• Kristin

The Ugly Middle Child: The Problem with Book Two in Trilogies

Ahh. There’s nothing like kicking back in a comfy chair with a good series. While I am not a fast reader by any means, you might finish a book in one day and go right on to the second book. When you look at that cover, what are you thinking about? Are you expecting another exciting installment in the adventure? Are you anticipating it will be just as good as the first?


I’ll admit it. Every single time I pick up book two in a series, I have high hopes and expect it to be just as good as, if not better than, the first book. And I should seriously know better by now. Because almost every series I read has a major book two problem, especially trilogies. I’ve taken to calling book two (in any series) The Ugly Middle Child. No offense to all of you middle children out there, I’m sure you’re lovely and probably gorgeous.



Whenever this topic comes up in conversation (which is often, you’d be surprised), I always come back to The Two Towers by J.R.R. Tolkien, book two in The Lord of the Rings trilogy. Why? Because it’s a perfect example of a book two done well, at least in my humble opinion.


Why?


*Caution: spoilers ahead! I repeat: spoilers ahead!*


Important Things Happen


Gandalf is reincarnated as Gandalf the White. Ents! Shelob! F*ing Wormtongue! If you weren’t entertained by The Two Towers, then you might want to go back and re-read it. While it does what many book twos do — sets up everything for the end — it also deepens the characters by splitting them up to have individual quests. And boy are those quests cool. Some book twos simply exist to set up book three, and the author forgets to make the journey fun. They also forget to make sure crucial things happen in book two, which will make the climax of book three all the more wonderful.


The Introduction of an Integral Character


Gollum. He was whispered about in the first book and we knew him from The Hobbit, but in book two, we really get to see him. We learn his story and see his suffering. And for many of us, we had no idea what an important part he would play in the end. Now that’s how you set up an integral character.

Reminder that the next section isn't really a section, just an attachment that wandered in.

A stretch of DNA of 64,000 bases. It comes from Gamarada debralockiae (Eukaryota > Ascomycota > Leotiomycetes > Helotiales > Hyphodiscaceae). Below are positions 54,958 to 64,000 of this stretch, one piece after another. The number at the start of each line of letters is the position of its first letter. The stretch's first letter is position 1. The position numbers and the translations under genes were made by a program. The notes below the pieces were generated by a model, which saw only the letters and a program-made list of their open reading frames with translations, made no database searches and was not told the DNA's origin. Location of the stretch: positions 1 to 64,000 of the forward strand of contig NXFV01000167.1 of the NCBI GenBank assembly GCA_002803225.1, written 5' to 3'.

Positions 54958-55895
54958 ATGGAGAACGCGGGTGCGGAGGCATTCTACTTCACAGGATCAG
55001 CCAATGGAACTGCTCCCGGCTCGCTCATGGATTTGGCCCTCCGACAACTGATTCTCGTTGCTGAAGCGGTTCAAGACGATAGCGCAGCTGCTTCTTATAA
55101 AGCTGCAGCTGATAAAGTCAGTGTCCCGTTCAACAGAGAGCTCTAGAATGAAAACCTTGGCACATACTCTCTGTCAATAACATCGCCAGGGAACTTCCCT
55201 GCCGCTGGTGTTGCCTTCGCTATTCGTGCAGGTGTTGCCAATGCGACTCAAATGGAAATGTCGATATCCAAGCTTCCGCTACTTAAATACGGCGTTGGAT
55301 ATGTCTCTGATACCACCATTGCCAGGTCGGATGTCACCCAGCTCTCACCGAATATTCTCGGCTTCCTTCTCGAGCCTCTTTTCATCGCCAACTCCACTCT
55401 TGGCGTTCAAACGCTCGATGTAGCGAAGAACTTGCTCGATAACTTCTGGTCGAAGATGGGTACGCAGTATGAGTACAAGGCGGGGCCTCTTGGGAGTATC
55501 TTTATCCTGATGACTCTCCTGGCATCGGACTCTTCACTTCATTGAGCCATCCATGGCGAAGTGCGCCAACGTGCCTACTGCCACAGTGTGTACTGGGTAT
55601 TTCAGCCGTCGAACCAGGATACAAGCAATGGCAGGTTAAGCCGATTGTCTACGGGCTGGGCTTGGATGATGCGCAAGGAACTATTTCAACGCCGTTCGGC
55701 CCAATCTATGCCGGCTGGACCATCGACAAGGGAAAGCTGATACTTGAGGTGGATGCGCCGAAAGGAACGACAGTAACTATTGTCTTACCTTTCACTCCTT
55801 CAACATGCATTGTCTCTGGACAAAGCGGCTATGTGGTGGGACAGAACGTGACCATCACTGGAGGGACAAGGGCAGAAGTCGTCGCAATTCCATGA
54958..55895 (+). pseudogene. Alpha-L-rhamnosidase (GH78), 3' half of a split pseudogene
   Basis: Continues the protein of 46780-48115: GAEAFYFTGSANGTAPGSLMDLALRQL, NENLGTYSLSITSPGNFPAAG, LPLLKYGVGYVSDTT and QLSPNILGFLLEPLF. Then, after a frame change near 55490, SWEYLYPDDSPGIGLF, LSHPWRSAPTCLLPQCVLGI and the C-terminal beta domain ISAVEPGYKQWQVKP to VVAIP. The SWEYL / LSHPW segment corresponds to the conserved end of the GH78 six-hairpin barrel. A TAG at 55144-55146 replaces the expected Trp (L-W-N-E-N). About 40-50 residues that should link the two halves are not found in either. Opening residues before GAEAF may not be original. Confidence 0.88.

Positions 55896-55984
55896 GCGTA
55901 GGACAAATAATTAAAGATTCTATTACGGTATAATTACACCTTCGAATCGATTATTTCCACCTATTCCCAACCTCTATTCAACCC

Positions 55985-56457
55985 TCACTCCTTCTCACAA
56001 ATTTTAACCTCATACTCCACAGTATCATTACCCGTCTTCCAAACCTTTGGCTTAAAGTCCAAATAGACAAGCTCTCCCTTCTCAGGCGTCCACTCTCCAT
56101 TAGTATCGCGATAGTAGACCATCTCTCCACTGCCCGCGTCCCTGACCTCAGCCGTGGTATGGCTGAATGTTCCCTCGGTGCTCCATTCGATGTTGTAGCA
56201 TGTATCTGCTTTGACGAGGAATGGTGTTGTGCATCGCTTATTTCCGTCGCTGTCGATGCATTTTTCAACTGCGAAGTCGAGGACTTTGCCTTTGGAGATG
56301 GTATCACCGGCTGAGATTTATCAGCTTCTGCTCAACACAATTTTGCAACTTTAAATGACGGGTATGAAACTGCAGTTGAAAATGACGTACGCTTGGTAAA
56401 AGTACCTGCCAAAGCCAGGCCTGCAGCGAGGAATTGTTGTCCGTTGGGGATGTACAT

Facing the Consequences of What Happened in Book One


In The Fellowship of the Ring, Boromir is overcome with the allure of the ring, and Frodo and Sam split off to go to Mordor alone. The consequences of this decision play out in the beginning of book two – Boromir is killed by Lurtz, the Uruk-hai leader. While the movie has Boromir die at the end of the first movie, the consequences of his actions are played out in the second book and in the second movie. When Frodo and Sam come across Faramir, Boromir’s brother, they expect the same ring-lust. However, Faramir must grapple with the truth of his brother’s death and resolve not to be like him. Real consequences and real decisions, which only pave the way to an explosive book three.



Too often, book twos feel slow and sloggy, and only serve the purpose of setting up book three. Let us take Tolkien’s example of what a good book two looks like: one full of action, intrigue, important character building, fun, the introduction of integral characters, and making sure the characters face the consequences of their actions from book one, making them stronger and all the more ready to face their ultimate battles in book three.


What do you think? If you liked The Two Towers, what did you like about it? Why was it successful as a book two? Any more examples of a book two done well? I’d love to read about it!

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